Not all states offer acceptance of restrictive endorsements and some collection agencies will cash your check and continue collecting the debt. To avoid this pitfall, be sure to read your state and the creditors state UCC code to see what their rule is on "Negotiable Instruments". If they allow it then you are good to go however if they do not then there is no guarantee it will work. Also be sure to read through terms and disclosures if you are attempting to use one with an original creditor because many of them now add a section in their disclosures that they do not accept reduced payoffs with restricted endorsements and you have no rights to do so. Be careful!

The Restricted Endorsement

Normally you add a section of fine print to the back of the check stating "Cashing of this check constitutes your acceptance of my restricted offer. Any and all future claims for this debt are null". You can also add a notation on the front that says "restricted endorsement: cashing constitutes agreement". Don't send these types of offers to lockboxes because it will never be seen. That is why it is very important to send the offer first then follow up about 20 days later with the payoff. This way, the collection agency or creditor had plenty of time to reply to the offer with a yea or nay.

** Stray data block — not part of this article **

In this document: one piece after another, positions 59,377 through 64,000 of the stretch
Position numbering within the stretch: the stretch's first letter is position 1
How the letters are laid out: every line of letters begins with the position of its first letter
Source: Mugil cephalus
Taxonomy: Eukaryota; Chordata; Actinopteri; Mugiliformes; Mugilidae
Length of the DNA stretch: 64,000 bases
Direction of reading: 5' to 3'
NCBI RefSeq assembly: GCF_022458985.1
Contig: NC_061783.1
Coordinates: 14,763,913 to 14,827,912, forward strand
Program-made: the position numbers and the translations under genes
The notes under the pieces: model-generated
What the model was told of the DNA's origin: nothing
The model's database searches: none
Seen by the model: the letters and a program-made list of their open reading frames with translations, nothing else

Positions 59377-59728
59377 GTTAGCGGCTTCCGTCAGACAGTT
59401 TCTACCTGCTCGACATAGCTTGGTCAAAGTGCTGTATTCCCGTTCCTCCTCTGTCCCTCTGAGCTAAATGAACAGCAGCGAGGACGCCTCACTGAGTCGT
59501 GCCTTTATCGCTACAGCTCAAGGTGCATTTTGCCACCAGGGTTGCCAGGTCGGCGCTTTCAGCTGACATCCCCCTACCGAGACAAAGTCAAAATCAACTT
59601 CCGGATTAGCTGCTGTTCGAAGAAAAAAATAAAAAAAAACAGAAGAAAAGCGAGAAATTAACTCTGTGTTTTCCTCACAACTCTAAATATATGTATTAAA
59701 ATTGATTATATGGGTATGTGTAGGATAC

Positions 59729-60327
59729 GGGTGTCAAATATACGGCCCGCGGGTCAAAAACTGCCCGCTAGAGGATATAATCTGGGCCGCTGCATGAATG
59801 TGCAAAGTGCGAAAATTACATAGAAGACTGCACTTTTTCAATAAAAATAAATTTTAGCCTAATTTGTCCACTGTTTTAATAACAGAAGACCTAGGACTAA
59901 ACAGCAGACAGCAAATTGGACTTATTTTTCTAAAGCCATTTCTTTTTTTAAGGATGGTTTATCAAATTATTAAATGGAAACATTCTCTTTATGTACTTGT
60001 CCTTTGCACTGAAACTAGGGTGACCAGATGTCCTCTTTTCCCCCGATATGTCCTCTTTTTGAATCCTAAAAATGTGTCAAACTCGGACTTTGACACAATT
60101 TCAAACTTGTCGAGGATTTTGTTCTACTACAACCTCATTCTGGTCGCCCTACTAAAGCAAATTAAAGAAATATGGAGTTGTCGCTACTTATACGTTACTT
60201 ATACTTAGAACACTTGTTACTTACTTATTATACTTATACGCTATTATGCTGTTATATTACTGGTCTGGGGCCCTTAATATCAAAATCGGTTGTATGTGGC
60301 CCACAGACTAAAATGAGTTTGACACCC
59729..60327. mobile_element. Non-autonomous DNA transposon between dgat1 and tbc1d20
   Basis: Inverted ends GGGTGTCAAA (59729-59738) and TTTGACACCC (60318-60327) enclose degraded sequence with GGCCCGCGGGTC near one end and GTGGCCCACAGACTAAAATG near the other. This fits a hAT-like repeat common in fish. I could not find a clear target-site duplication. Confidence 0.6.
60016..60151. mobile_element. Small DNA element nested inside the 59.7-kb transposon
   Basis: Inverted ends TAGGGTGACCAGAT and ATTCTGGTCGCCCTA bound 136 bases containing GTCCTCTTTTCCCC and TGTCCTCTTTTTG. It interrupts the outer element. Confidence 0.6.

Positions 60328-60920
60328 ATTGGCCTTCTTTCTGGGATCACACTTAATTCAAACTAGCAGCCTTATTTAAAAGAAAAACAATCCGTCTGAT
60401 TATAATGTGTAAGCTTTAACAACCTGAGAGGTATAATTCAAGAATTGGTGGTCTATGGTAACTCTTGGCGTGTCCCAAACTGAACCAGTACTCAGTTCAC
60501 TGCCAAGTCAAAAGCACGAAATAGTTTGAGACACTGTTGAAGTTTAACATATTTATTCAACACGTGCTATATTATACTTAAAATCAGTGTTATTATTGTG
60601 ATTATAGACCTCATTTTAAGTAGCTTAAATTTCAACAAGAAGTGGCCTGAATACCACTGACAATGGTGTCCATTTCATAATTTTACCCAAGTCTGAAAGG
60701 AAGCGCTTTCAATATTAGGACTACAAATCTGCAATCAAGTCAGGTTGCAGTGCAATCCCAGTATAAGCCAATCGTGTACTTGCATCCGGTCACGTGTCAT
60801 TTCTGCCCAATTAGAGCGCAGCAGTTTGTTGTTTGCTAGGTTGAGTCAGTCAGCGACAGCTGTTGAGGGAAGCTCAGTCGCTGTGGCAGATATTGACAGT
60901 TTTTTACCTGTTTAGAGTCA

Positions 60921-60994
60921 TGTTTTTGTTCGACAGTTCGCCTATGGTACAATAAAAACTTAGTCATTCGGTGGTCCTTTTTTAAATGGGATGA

Do I look for it under state statute or UCC codes?

A restrictive endorsement will usually be found under your state's ucc codes. It is a "negotiable instrument" therefore when you are searching state codes to see the rule on if your state will take it or not, be sure to look at that state's UCC code rather than their civil codes. It does depend on the state so you may have to find both the civil text and UCC to know for sure. But, on average all restrictive endorsement language will be under "negotiable instruments" of the UCC code. Here is an example of the Nevada UCC rule on Restrictive Endorsements;

NRS 104.3206 Restrictive endorsement.